New Jersey Institute of Balance - March 2018

MAR 2018


The Light at the End of the Tunnel Pushing Past Loss

T here are moments that shape us and upend our understanding of the world. Often, those experiences challenge us to grow in important, though painful, ways. Occasionally, I’ll see this with one of my patients as they push through the pain of a debilitating injury and work to return to their normal life. Nomatter the circumstances, we often emerge from these seemingly impossible situations as stronger, more empathetic people. We become more appreciative of our loved ones and are more invested in our everyday lives. My first experience with true adversity came with the passing of my grandfather, which occurred in 1994, just as I was enteringmy freshman year as an undergraduate. It was my first real brush with death, and the loss of someone so important tome left me reeling. Following his passing, I went through one of the darkest periods of my life, and I was forced tomake some tough decisions. In the end, the experience shapedme inmeaningful ways, and I ultimately matured as a person. When I was growing up, my family lived in the same apartment building as my grandparents, and we spent a lot of time with them. Every Thursday, they’d cook spaghetti with homemade marinara sauce for my brothers, my parents, andme, while Sundays were reserved for macaroni. They were like a second set of parents tome, always welcoming us with open arms. To say my grandfather was a character would be an understatement. He never received any formal education, and as a result, he couldn’t read or write. Instead, he had a shrewd street intelligence and drive that allowed him to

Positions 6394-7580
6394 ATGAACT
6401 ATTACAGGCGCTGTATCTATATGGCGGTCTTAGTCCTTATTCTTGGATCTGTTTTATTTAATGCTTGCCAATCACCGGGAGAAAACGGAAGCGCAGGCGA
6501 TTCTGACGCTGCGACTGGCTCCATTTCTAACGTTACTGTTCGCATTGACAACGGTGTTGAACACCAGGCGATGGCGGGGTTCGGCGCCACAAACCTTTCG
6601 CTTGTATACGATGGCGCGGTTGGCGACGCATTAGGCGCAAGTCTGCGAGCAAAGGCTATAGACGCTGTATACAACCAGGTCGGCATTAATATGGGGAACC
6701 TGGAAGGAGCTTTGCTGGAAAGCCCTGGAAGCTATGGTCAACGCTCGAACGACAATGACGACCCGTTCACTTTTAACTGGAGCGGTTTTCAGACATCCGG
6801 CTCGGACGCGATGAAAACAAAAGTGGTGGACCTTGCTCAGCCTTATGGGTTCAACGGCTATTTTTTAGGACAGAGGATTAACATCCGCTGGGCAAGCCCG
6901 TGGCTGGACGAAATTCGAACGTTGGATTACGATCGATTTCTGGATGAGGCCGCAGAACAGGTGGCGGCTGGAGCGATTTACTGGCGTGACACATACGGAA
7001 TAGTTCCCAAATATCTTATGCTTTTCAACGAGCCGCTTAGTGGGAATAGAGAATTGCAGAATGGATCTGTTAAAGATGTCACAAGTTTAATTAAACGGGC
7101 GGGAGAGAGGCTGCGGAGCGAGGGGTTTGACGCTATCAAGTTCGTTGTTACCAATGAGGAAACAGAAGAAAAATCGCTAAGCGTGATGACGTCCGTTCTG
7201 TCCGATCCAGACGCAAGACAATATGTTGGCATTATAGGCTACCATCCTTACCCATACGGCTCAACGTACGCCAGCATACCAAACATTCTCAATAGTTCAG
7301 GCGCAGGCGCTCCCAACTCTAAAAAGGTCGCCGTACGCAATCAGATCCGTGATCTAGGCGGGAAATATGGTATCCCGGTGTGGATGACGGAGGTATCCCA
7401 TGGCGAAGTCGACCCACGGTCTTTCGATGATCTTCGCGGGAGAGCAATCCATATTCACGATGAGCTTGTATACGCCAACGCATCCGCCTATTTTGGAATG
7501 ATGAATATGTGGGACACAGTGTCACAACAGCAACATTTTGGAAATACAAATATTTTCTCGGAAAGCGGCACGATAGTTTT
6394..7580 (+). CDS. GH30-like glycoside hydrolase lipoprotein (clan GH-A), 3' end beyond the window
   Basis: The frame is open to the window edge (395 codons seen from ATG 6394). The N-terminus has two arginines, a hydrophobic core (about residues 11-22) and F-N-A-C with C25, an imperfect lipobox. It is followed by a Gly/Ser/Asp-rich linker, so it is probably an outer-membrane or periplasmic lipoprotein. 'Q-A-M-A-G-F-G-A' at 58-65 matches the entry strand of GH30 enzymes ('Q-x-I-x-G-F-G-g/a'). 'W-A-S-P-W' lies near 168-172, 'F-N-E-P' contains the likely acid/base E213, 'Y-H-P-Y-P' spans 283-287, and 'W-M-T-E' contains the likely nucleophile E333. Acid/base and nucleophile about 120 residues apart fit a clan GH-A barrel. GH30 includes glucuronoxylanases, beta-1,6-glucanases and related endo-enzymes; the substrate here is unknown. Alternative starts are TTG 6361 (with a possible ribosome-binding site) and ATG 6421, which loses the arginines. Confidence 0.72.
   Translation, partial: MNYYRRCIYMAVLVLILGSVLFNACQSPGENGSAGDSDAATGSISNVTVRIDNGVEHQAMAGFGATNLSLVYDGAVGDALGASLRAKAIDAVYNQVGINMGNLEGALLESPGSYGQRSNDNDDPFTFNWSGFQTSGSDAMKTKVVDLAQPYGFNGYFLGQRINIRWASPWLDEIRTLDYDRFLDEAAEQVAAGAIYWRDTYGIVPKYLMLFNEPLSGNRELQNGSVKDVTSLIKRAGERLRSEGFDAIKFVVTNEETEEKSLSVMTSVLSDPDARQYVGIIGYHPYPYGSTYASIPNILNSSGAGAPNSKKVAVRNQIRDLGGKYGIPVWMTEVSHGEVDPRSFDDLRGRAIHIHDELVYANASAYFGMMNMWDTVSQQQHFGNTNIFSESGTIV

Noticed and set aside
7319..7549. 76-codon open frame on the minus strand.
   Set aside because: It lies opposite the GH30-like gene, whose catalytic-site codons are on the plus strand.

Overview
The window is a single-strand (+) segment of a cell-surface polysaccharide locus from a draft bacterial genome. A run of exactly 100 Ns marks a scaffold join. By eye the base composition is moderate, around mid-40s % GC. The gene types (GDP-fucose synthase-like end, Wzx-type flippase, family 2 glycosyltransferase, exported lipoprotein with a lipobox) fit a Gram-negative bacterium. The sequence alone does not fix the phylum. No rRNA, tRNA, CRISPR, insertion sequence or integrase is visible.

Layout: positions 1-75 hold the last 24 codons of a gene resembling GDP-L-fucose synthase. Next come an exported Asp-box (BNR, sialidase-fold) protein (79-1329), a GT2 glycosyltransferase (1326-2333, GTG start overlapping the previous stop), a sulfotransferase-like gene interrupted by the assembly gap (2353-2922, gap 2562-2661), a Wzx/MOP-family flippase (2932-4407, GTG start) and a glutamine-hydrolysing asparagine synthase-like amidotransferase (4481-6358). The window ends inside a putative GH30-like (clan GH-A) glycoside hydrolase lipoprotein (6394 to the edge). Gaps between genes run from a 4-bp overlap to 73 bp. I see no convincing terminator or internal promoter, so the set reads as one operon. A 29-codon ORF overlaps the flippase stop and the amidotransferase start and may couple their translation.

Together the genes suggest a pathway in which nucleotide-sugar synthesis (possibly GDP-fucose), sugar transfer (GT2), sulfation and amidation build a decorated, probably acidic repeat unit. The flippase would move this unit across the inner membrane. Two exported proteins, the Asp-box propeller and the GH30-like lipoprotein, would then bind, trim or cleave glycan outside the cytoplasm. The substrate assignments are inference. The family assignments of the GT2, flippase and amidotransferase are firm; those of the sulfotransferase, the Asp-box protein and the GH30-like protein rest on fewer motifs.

hustle and grind his way through any situation. He was a gambler who would often hang out in local social clubs. When he met anyone new, he’d expertly work an angle on them and figure themout with just a glance or two. Tome, though, he was just an incredible guy, always cracking hilarious jokes. Despite his mischievous side, he would definitely be the first person to give you the shirt off his back. When he passed away, I was inmy first semester at St. Peter’s College. I had never lost any family or anyone close tome, and his loss hit me harder than I could have imagined. Though up until that point I’d been a great student, my GPA began to plummet, and I startedmissing days of class, slipping into a kind of post-grief depression. As I considered the incredible man who was no longer a part of my life, I was forced to reckon with the way I saw the world, relying onmy faith as a Catholic. Though I’d felt like a grown-up as I headed to college, I now felt like a little boy thrust into an adult situation. In the end, I decided that nomatter what I was going through, I needed to process it and move forward. I transferred to Richard Stockton College, and that was the first significant adult decision I made. I wanted to do right by the memory of my grandfather, so I relied on the street smarts and perceptive vision that he’d taught me to propel my life and career forward. Even now, long after my grandparents have passed, that experience sticks in my mind. My grandfather was an amazing person, and his passing taught me there are ways to push through adversity to transform your life for the better.

—Dr. Michael Russo


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